The 100 Days Of Darkness With A New Baby – Scary Mommy

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The 100 Days Of Darkness With A New Baby

new baby

Joey Boylan / iStock

“How old is your baby?” asked a woman not much older than me as I tossed four bars of chocolate into my grocery cart, two of which would be my reward for getting the baby to sleep that afternoon.

“Almost 3 months,” I responded, blinking in the harsh light and quickly rubbing my eyes to check for crust, after remembering I hadn’t looked in the mirror before leaving the house—again. It wasn’t until someone spoke to me in public that I realized that in rushing around like a lunatic getting the baby ready, I didn’t even give myself a once-over.

The woman nodded sagely and said, “Ah, you’re still in the 100 Days of Darkness,” before commenting on how cute my baby is.

One Hundred Days of Darkness—I’ve thought about it often since.

I’ve heard other terms describing life with a new baby. My mother asked me around that time if I’d come out of “the fog” yet. A month later, an exuberant cashier, when finding out my baby was 4 months old, stated, “Great age. He’s finally become human now.” Both were apt at describing the madness that is motherhood in the first few months, but 100 Days of Darkness? It’s perfect, because it covers it all:

– The terror of being responsible for keeping this little human alive.

– Being overrun by hormones gone wild and engulfed in all the feels: anxiety, guilt, sadness, joy, pride and rage—sometimes swapping one for another within seconds.

– The sleep deprivation that leaves you wondering how you ever could have complained about fatigue before.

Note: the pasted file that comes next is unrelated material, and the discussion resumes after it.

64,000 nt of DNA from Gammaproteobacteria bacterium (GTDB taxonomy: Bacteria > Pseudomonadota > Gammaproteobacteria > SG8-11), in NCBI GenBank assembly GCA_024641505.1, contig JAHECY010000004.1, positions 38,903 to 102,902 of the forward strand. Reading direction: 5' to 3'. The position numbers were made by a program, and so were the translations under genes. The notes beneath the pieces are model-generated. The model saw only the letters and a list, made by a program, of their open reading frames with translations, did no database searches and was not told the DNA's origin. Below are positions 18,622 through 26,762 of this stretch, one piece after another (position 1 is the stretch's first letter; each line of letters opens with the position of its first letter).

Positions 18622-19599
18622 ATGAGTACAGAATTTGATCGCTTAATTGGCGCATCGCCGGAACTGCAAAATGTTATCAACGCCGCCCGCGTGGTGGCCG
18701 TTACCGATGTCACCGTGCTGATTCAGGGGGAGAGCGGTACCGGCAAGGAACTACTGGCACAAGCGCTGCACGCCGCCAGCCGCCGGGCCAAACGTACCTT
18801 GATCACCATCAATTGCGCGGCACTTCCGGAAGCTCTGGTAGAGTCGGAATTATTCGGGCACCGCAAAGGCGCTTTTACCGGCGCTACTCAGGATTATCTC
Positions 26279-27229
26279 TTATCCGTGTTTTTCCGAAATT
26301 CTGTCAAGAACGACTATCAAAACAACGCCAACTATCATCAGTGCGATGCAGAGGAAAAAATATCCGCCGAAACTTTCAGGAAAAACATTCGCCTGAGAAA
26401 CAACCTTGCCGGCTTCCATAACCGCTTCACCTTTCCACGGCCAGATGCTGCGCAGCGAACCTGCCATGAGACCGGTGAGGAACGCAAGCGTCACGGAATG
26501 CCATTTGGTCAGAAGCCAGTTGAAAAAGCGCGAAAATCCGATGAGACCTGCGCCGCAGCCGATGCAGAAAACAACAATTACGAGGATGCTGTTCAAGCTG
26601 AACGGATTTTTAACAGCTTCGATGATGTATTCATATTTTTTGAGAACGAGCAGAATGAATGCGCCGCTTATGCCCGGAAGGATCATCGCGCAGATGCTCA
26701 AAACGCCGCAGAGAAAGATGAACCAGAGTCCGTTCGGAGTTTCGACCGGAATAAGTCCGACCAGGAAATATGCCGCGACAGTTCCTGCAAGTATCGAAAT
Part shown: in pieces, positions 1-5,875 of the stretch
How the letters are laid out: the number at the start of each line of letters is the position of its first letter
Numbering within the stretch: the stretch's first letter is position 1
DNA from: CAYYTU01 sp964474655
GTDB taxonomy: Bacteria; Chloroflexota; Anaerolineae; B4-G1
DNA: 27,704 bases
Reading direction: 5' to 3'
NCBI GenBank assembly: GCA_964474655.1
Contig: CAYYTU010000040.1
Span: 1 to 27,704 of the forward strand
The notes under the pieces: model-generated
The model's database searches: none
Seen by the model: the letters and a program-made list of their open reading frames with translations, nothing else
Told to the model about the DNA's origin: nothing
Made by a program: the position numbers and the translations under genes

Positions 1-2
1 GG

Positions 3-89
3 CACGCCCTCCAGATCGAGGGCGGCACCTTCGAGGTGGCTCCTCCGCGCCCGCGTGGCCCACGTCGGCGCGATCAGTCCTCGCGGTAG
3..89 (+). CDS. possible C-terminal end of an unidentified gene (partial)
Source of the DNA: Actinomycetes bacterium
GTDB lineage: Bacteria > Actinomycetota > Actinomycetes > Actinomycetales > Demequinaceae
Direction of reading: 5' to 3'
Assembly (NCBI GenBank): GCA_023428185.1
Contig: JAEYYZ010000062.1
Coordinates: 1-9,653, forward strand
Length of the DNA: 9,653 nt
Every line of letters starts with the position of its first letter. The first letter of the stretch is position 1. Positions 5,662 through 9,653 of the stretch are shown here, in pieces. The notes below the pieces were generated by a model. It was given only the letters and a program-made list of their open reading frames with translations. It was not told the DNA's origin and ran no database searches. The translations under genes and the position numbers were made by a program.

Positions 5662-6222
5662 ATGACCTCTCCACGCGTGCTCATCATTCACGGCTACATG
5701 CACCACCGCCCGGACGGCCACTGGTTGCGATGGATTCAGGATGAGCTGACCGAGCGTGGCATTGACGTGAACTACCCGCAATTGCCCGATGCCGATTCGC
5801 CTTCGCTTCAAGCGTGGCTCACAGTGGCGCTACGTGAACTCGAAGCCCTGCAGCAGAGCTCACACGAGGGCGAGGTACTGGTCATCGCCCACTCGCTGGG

– The seismic shift in your relationship. True story: Before editing the previous sentence, I’d written: “the seismic shit in your relationship.” This also could have described the state of our union during the first 100 days. Things were shit. It was hard. Learning to communicate on the fly without screaming over the screaming baby was an interesting adventure, and oftentimes a dark one.

– The loneliness that hits at random times, not just at 3 o’clock in the morning with a colicky baby.

– The endless hours of feeding and boobs that are trying to figure out what the hell has just happened.

– The boredom that sneaks in and is cause for surprise.

– The craziness that is diaper blowouts, incessant crying, not being able to eat, sleep or shower. You’d heard it all before you popped the baby out, but it was nothing like you’d imagined it would be.

– That your life has irrevocably changed and you have to figure out how you fit in this world again. You can’t even shower or scarf down a sandwich, so how will you be able to see friends, exercise, read a book, become the next Picasso, or pen your bestseller?

How did we make it through the early months with a new baby? Although it’s all a blur now, I think we muddled by fueled on baby smiles and giggles, endless pots of coffee, watching every comedy on Netflix, savoring the perfect moments, and learning when to duke it out and when to walk away. Apologies, appreciation and acceptance flowed in between emotional outbursts. And most importantly, we tried to laugh.

I would like to make it clear that all of these things don’t magically disappear on day 101, so don’t set a countdown. But the cliché is true: It does get easier. The good days begin to outweigh the bad. The baby does stop crying and starts smiling, and the smiles will melt your heart and expand it in ways you never imagined possible. The terror decreases, the feeds ease, your relationship will start to fall back into place, and you will begin to feel normal again—well, a new normal. And those dark days fade away into light, sometimes so much light that the thought creeps in unannounced: Should we try for another?